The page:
|The Tools Of The Trade|
Oh, yeah, I blog about painting sometimes, don't I?
My proxy Hobgoblin Archers are slowly taking shape. The first ten with musician are now finished bar a varnish, and the second ten with unit leader is next on the painting table. All is progressing as normal, albeit very slowly - I'm spending a lot more of my time reading RPG books right now, especially with purchases from the closing down sale at the Dragon & George .
The Hobgoblins haven't been painted exactly the same this time around. After the routine base coat, I decided not to paint on Quickshade in the manner of an ink or wash as I usually do. Instead, I would to finally try the art of "dipping".
|One for the 90s kids.|
"Dipping" was how the idea of Quickshade first came about, essentially. Basically, the figure is painted in neat block colours and then the base is clamped with a pair of pliers that fully submerges it in a pot of fluid. Originally a wood stain in the manner of Ronseal was the preferred choice - as shown on this internet guide from way back in 2006. Quickshade came along a few years later, a stain made for the dedicated purpose of dipping figures.
|Pictures from Army Painter's downloadable guide to their products.|
The figure is given a few shakes to make sure it's an even coating with no dark blobs of shade, then it's left to dry. Once the figure has totally dried - which can take several hours if not a day or two - the whole piece will have an even browny-black shade which graduates darker when it goes deeper into the recesses. A gloss finish is likely, but a matt varnish can lessen this effect for those who don't like it.
|The left is a Goblin painted with a solid brown spray; the right is the same but with Dark Tone Quickshade added afterwards. Other dips exist which are more brown than black in hue.|
Dipping is a bit of a controversial topic for some miniatures painters. Undeniably it allows for a large load of figures to be shaded easilly and without too much work - anyone desperate to finish painting a whole army to finally play will appreciate that. For someone with as minimal skill as me, the shading effect it produces is very smooth without any of the "dirty" look that a bad wash can end up leaving. However, others find it a bit soulless and automated - it's a "cheat", almost.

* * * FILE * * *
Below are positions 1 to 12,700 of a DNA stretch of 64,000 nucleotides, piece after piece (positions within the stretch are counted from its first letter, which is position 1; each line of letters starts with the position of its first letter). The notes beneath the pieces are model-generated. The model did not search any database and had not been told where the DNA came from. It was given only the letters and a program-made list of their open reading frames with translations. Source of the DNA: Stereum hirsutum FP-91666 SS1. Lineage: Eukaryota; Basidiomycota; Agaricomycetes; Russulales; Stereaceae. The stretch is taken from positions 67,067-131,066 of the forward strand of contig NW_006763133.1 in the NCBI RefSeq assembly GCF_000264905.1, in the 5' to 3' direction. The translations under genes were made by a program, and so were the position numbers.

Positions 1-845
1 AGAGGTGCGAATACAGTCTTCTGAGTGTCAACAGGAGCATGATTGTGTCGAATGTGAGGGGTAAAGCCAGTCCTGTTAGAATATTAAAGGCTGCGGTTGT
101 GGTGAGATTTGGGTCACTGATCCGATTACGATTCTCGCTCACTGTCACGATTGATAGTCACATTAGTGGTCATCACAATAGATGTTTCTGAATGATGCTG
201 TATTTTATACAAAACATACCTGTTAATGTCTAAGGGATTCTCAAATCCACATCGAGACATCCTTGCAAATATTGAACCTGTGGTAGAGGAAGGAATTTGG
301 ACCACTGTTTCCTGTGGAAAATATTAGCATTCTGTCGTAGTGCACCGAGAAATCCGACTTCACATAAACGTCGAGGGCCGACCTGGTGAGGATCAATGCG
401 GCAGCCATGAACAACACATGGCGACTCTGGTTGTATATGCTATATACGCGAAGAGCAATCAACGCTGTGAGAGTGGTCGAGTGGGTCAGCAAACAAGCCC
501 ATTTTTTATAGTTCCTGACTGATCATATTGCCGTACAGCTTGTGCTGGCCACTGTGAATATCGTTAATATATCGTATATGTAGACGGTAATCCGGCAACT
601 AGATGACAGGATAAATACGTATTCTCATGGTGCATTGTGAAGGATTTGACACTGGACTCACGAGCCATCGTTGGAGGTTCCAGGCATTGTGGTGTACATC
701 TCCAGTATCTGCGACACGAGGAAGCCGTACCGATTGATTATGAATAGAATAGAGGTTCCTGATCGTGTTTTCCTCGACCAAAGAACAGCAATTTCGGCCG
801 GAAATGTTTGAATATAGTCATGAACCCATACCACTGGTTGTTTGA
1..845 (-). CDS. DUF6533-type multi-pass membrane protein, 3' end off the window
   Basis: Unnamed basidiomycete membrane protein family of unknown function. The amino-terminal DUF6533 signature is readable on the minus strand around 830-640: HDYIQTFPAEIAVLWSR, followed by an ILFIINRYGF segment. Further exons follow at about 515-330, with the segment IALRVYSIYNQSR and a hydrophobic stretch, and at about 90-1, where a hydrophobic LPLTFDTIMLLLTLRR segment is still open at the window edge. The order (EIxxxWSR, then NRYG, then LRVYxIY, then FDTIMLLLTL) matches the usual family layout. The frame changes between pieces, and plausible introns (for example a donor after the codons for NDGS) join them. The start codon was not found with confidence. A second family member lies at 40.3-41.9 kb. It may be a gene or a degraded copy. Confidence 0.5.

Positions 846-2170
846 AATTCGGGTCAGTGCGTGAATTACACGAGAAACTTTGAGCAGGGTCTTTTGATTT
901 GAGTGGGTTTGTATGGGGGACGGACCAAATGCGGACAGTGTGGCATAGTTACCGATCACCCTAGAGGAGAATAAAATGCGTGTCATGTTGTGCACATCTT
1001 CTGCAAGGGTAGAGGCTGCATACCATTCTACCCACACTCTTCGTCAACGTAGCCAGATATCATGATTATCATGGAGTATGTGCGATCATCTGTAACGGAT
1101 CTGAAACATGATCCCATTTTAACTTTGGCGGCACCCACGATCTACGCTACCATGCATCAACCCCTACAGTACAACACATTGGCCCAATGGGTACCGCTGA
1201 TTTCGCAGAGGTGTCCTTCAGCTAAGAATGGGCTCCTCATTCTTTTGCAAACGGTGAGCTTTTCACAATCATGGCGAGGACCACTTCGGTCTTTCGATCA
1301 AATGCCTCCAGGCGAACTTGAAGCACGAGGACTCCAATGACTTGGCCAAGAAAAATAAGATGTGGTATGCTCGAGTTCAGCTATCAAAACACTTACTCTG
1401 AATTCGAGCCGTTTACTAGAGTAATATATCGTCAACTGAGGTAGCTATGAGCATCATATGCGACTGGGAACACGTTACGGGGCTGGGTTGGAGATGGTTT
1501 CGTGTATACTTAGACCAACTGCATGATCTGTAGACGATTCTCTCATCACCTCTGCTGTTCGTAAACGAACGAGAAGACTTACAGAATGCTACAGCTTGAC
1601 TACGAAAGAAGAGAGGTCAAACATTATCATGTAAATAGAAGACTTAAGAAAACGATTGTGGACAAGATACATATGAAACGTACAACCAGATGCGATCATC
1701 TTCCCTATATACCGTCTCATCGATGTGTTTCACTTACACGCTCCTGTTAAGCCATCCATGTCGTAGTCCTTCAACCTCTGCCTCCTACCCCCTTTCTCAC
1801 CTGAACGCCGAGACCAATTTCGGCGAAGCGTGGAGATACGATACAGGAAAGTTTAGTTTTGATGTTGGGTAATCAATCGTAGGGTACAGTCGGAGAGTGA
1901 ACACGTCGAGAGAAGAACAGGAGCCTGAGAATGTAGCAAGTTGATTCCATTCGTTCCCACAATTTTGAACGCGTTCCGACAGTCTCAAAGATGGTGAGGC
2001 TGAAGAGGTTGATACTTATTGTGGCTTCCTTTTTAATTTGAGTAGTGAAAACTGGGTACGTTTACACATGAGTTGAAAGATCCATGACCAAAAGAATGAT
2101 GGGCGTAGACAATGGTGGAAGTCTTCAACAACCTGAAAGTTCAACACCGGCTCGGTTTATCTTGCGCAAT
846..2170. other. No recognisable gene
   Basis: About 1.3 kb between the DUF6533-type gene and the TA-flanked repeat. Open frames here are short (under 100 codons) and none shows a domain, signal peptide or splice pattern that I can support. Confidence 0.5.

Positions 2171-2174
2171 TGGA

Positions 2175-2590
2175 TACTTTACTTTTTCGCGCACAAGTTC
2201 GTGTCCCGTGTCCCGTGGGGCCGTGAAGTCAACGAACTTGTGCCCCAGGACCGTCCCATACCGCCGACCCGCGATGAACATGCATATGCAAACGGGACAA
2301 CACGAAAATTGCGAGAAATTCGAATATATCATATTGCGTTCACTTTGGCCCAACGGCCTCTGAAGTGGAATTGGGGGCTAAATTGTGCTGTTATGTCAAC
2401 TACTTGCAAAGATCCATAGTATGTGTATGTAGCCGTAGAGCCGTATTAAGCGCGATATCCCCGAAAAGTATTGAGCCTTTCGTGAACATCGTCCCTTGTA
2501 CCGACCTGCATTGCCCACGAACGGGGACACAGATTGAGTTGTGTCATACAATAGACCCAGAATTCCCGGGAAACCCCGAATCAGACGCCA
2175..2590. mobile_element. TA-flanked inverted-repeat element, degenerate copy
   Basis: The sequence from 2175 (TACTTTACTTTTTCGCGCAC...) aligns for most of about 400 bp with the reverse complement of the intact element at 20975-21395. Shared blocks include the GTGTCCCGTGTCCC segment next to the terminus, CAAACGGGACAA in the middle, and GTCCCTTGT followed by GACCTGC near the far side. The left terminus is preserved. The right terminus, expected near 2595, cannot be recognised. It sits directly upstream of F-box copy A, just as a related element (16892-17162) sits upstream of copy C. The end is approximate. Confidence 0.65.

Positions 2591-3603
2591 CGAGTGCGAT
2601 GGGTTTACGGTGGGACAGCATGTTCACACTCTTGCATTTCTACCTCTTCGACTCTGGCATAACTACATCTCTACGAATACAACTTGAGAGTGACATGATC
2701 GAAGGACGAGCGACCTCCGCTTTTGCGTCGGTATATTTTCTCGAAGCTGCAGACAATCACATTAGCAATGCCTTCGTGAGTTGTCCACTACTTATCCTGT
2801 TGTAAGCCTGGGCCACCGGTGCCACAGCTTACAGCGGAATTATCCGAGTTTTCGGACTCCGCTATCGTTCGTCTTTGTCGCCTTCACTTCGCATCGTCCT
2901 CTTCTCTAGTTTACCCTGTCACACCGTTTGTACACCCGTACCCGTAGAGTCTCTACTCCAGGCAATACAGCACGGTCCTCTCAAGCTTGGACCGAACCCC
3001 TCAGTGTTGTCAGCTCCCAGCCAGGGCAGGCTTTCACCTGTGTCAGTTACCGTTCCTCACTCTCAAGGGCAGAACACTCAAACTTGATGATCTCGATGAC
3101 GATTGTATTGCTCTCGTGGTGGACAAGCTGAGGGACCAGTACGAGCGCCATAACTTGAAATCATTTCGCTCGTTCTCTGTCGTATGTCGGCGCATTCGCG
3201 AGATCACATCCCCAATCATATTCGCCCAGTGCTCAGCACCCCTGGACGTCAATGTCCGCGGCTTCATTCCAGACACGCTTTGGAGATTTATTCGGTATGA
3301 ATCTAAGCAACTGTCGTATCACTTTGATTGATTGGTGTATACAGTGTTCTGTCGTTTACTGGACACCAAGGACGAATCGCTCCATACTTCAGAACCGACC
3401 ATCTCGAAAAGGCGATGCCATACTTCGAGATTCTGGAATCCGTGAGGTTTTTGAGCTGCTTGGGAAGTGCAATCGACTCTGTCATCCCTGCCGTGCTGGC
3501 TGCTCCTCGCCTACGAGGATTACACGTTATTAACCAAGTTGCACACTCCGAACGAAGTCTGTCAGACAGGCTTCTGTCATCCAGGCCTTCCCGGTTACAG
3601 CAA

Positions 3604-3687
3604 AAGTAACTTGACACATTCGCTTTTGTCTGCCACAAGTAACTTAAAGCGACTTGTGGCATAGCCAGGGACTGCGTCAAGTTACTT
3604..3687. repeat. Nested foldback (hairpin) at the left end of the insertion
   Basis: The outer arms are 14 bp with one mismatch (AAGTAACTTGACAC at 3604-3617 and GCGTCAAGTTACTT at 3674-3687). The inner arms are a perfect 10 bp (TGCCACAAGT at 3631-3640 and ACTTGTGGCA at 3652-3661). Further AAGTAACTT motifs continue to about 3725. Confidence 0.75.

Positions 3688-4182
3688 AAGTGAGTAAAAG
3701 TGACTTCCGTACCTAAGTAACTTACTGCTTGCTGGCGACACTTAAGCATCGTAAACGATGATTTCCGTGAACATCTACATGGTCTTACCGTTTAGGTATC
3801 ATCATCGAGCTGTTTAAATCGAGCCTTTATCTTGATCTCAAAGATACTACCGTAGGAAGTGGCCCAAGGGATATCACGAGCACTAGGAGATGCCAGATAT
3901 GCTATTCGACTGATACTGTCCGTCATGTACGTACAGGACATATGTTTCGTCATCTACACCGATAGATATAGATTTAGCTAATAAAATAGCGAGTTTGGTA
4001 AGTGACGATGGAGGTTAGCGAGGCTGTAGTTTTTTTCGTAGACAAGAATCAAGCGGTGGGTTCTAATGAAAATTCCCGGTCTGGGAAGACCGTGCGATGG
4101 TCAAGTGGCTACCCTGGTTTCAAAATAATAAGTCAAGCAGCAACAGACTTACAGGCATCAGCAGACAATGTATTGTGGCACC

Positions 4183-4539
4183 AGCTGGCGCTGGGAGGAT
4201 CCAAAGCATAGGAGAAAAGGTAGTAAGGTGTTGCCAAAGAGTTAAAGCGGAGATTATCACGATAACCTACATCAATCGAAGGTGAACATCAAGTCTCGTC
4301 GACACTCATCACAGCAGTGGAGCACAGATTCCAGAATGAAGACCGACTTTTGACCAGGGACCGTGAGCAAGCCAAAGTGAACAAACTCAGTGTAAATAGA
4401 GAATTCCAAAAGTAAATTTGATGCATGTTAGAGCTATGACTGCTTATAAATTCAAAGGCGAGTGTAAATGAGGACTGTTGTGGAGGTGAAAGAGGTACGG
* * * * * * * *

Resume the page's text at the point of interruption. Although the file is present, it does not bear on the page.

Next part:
|My Hobgoblins as seen last time - barely basecoated.|
Well, I'm afraid I intend to "cheat" more often in that case!
...Actually, don't tell Sister Superior I said that, I think it may be misinterpreted.
I did my dipping out in my garden, armed with my pliers, Dark Tone Quickshade and a cardboard box to plop the figures on. After an abortive first few tries where I hadn't shaken the figures enough, the dipping process went pretty smoothly. A single figure did make a break for it out of my pliers and, when fished out, had sustained some damage - the top and bottom of the shortbow had broken off, necessitating some repair work when I got back indoors. All nine other figures went fine, and once they had dried only needed a pinch of red and green edge highlighting to seal the deal for me.
|Those same Hobgoblins, after a dip and basing with black poppy seeds.|
The main downside I found to dipping was the mess and smell. I had prepared my clothing accordingly, wearing scabby old trousers and unimportant shoes, but had not been bright enough to bust my gloves out. Inevitably in the handling and shaking of the figures one can't help but end up with hands splattered with Quickshade and it took quite a bit of scrubbing and spraying to get it off - even then, the next day I kept smelling the smelly smell of smelly varnish. Similarly the smell lingered a bit in the room I was drying the figures in, making me long for a Man Shed or Garage outside I could leave something like this in overnight.
|Hobgoblins 11 through 20 await the process to repeat on them.|